By Mike Dunn
PHILADELPHIA (CBS) — As Philadelphia City Council returns to work this week following its three-month summer recess, we’ll find out whether Mayor Michael Nutter will sign or veto a measure to decriminalize possession of small amounts of marijuana — and whether Council would try to override a veto.
It was back in June that the pot decriminalization bill passed City Council in a straight party line vote, 13-3. Because Council then went into recess, Mayor Nutter has until Thursday to sign or veto it, or let it become law without his signature. The bill’s sponsor is a vocal critic of the mayor, Councilman Jim Kenney.
“There’s marijuana being used all over the place,” Kenney says. “I’m not suggesting that it’s the right thing to do. I’m suggesting that you shouldn’t be arrested for it, and you shouldn’t get an arrest record for it. They get handcuffed, fingerprinted, photographs taken, officers taken off the street to process them. This is a total waste of police time and they know it.”
Mayor Nutter says he shares with Kenney the goal of decriminalizing small amounts of pot, but the devil is in the details.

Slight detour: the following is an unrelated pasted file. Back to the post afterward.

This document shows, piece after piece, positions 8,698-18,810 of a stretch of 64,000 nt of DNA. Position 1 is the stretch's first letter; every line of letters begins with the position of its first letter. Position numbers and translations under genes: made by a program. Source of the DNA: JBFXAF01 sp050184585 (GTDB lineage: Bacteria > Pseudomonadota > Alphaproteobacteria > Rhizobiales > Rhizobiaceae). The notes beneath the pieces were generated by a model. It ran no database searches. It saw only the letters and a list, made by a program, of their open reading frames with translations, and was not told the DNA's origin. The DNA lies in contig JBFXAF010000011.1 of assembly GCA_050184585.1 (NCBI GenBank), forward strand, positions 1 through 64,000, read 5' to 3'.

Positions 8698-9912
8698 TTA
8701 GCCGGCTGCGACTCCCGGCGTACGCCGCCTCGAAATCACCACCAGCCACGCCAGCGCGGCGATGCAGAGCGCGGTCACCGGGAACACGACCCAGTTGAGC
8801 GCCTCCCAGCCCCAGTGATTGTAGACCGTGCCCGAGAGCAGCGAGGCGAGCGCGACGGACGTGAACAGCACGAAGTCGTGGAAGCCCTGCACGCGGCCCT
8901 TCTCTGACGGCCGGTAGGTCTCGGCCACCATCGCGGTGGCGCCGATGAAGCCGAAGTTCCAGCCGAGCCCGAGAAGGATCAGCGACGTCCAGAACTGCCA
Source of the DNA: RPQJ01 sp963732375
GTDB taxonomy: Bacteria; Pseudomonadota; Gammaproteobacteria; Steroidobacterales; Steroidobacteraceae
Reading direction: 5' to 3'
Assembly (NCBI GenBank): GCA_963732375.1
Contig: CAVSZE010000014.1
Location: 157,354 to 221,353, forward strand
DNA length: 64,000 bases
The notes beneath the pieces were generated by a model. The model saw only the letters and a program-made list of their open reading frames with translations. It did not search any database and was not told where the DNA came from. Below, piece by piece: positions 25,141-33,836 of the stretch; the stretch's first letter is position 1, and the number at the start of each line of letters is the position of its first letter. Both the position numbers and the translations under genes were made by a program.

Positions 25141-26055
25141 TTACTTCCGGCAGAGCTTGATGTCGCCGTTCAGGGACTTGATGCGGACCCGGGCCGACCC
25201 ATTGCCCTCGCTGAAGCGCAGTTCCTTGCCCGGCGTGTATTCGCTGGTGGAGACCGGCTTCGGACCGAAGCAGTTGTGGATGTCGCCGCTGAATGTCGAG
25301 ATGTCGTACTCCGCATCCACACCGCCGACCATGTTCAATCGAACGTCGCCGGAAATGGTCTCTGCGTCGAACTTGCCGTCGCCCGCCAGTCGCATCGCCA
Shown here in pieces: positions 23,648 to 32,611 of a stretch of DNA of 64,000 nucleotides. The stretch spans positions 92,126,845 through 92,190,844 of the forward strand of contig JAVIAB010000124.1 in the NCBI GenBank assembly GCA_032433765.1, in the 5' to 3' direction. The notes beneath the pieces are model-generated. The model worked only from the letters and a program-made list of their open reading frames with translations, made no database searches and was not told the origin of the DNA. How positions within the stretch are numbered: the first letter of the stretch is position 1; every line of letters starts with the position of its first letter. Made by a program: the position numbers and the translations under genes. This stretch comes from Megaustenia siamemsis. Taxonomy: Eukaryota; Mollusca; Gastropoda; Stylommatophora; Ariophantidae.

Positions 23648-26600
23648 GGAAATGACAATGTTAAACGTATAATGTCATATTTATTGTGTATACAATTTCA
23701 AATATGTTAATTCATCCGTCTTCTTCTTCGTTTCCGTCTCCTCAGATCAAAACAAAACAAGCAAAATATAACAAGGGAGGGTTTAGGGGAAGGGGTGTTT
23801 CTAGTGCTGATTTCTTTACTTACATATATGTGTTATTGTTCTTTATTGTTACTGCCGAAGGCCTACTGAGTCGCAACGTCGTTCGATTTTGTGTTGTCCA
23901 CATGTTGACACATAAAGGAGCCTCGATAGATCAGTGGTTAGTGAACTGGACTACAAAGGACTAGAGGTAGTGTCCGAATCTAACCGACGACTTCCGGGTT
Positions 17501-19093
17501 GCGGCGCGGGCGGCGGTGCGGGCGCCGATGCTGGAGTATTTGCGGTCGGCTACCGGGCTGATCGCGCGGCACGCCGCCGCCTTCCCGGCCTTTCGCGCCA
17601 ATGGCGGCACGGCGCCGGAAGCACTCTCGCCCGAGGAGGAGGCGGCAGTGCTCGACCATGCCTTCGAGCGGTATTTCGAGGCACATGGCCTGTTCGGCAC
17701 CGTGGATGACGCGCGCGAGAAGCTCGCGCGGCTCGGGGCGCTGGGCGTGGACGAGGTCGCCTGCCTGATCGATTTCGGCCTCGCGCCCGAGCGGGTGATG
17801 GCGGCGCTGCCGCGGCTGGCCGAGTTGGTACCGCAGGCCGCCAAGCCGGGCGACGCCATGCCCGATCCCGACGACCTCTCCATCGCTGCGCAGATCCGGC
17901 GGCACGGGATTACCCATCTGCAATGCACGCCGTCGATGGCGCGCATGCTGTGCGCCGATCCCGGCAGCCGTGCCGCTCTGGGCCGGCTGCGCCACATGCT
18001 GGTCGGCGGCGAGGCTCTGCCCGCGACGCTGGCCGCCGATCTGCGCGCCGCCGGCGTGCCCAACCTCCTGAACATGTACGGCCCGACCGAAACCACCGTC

“We’re dealing with state laws and state statutes and court rules and regulations and a variety of things that are pretty complicated,” Nutter says. “We (Nutter and Kenney) have a similar mindset about that particular issue. The issue is how do we deal with it going forward, to have a consistent system, that the police officers can understand out on the street, that the courts will recognize, that the DA is in support of.”
Kenney believes state law is not an impediment.
“State law says you may arrest someone for possession of marijuana,” he says. “But you don’t have to do it — it’s not a ‘shall’ provision.”
And the Councilman believes that political ill will between the two has led to Administration foot-dragging on this issue.
“This is all gamesmanship, and people’s lives are in the balance with this gamesmanship,” Kenney says. “I know people who have basically lost their jobs because they were holding less than an ounce of marijuana, usually less than ten dollars worth.”
Nutter will not yet say how he will deal with the measure, but he hints at some sort of formal announcement of policy changes.
“When its all in a complete package — a holistic response that is consistent in nature — I’d like to lay all of those elements at one time,” says the mayor. “That’s what I’ve been working on. And when I’m ready, I’ll certainly make an announcement.”
The bill makes possession of about an ounce of pot punishable only by a $25 fine, with the matter never entering the court system. Kenney estimates that the new pot policy could save the police department and the courts $4 million a year. Should the mayor veto the bill, Kenney believes he has enough votes to override. 12 votes are needed, and 13 lawmakers voted in support back in June.
“I don’t see anyone changing their vote,” said Kenney.
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